The Measurement of Privatization
These possible solutions target the inefficiencies within the internal structure of the KPC. As I reckon, the most effective solution amongst these involves providing the KPC with complete independence. In a sense, it involves enabling the privatization of the KPC. The reason for the effectiveness of this solution is evident if one considers that privatization is able to target almost all the internal problems of the KPC. KPC may be privatized through delegation.
As was stated in the initial part of the paper this involves the “transfer of management and control of state assets or activities to agents operating in accordance to market indicators…with the introduction of private sector managerial autonomy and incentives” (Bennett, 1997, p. 4). Privatization through delegation of the KPC thereby involves the transfer of management and control of the KPC and its subsidiaries to the heads of the subsidiaries of the KPC. Privatizing the KPC will prove to be beneficial for both KPC and the Kuwait economy for the following reasons.
Tetreault (2003) argues that privatizing state-owned corporations in Kuwait will prove to be beneficial as it will (1) enable increase in market share and greater terms of access, (2) lessen if not eradicate the possibility of interstate disputes, (3) enable greater income and wealth management, and (4) lessen corruption (p. 78-82). Increase in market share and greater terms of access is achieved if one considers that greater market share and terms of access are made available to non-state owned enterprises the limitations of which might have been set by the state’s dealings with other countries.
Privatizing KPC will thereby enable it to reach markets which have once been prohibited due to its connection to the Kuwaiti government. Privatization of the KPC will also lessen if not eradicate interstate disputes for the sole reason that the decisions made by the corporation may not be directly linked to the Kuwaiti government. Such a move will also enable greater income and wealth management on the part of the KPC.
As was mentioned in the initial part of the paper, privatization ensures the economic efficiency of a firm due to its hard budget. It is thereby necessary to ensure the continuous growth of the capital in order to ensure the continuation of the corporation. For the same reason, the decisions [e. g. in terms of the employment or the hierarchy of power] within the KPC may be less tainted by corruption. Positions and contracts granted within the company may be done out of a feasible plan as opposed to being a result of a political favor.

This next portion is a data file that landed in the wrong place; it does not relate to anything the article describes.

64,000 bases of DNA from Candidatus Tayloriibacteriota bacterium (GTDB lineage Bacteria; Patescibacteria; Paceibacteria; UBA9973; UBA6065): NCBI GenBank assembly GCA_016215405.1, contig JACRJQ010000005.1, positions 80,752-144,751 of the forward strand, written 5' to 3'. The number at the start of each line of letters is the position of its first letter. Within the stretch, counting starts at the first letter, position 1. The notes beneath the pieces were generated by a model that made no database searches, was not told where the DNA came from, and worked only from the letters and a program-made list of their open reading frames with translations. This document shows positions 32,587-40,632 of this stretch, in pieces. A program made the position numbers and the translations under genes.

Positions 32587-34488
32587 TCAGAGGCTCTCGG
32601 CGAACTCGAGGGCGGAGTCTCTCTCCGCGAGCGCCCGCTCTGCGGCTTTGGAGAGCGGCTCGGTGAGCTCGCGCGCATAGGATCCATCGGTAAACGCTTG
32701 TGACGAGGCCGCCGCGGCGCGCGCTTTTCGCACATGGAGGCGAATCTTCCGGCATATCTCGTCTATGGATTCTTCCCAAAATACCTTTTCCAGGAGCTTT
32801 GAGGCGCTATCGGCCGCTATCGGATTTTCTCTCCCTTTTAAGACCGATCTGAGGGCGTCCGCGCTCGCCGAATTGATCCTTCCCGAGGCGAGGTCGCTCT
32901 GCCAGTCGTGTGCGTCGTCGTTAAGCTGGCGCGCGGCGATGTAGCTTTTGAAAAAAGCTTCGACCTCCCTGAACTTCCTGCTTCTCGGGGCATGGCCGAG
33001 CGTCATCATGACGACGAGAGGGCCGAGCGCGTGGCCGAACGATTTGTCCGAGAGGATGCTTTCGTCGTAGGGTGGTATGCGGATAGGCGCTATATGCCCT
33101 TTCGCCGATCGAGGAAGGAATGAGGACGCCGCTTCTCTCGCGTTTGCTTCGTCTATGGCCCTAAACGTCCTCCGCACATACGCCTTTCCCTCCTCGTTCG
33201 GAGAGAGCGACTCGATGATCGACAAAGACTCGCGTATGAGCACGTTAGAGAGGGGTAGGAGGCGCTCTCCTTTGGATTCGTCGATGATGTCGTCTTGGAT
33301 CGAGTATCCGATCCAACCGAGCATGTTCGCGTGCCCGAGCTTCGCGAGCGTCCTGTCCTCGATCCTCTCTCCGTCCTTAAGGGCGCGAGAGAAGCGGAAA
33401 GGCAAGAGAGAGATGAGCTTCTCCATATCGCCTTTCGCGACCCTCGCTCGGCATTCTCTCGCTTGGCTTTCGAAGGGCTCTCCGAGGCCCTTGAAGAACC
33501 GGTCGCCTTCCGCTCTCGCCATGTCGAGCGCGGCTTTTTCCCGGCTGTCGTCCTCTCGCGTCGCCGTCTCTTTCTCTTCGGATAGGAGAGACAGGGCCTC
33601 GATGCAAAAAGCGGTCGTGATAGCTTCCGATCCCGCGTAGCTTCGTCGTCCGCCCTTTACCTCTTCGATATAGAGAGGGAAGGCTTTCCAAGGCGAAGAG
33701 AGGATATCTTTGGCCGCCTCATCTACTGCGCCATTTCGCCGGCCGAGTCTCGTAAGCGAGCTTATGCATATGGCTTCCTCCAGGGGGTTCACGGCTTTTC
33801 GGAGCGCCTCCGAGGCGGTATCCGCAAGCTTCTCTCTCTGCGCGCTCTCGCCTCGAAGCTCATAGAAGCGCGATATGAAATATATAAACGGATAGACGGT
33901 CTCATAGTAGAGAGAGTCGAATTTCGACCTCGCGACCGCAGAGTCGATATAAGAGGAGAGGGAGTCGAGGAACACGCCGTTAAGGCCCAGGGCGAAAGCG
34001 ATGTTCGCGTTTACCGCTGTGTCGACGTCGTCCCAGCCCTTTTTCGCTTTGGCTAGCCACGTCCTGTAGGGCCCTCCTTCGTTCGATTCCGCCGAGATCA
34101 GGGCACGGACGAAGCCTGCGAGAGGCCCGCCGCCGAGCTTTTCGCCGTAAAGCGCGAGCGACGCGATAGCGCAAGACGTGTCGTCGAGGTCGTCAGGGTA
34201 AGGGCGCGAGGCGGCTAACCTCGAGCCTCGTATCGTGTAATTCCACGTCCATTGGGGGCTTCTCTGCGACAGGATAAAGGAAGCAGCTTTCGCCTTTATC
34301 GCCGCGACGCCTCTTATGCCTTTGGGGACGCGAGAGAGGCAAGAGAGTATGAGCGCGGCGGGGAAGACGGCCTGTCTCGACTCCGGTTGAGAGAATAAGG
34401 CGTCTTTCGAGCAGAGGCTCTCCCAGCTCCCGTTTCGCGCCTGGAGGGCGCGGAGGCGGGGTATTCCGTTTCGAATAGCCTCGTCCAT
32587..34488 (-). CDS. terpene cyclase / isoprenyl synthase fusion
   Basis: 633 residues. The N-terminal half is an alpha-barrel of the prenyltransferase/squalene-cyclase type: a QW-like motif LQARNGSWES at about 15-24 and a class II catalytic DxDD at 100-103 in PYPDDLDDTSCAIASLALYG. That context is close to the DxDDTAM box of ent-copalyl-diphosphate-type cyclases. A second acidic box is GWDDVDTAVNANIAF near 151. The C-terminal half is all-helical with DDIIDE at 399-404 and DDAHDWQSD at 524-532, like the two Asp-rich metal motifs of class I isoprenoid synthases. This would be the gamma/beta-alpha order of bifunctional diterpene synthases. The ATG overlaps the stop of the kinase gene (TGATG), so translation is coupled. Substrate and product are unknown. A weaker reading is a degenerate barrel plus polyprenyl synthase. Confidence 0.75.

This will thereby minimize if not eradicate the cases of corruption within the corporation. Conclusion The problems faced by the KPC may be seen as the result of the management problems within the corporation which is evident in the hierarchy of power within the KPC. As I reckon, enabling the privatization of the KPC through the delegation of its management to the executives of its various subsidiaries will enable the KPC to solve its internal problems as well as expand its reach in the international market.
During the period of globalization, adherence to a vertical integrated system proves to be dangerous as such a system tends to enable dysfunctionalities within its management system hence there is a necessity to privatize in order to ensure the continuous growth of the KPC which will enable the growth of the Kuwaiti economy.
Bennett, A. (1997). The Measurement of Privatization and Related Issues. How Does Privatization Work? : Essays on Privatization in Honour of Professor V. V.
Ramanadham. Ed. A. Benett. London: Routledge. Marcel, V. & J. Mitchell. (2005). Oil Titans: National Oil Companies in the Middle East. Washington: Brookings Institution Press. Praeger, J. (1997). Banking Privitization: How Compelling is the Case? How Does Privatization Work? : Essays on Privatization in Honour of Professor V. V. Ramanadham. Ed. A. Benett. London: Routledge. Tetreault, M. (2003). Pleasant Dreams: The WTO as Kuwait’s Holy Grail. Critique: Critical Middle Eastern Studies, 12. 1, 75-93.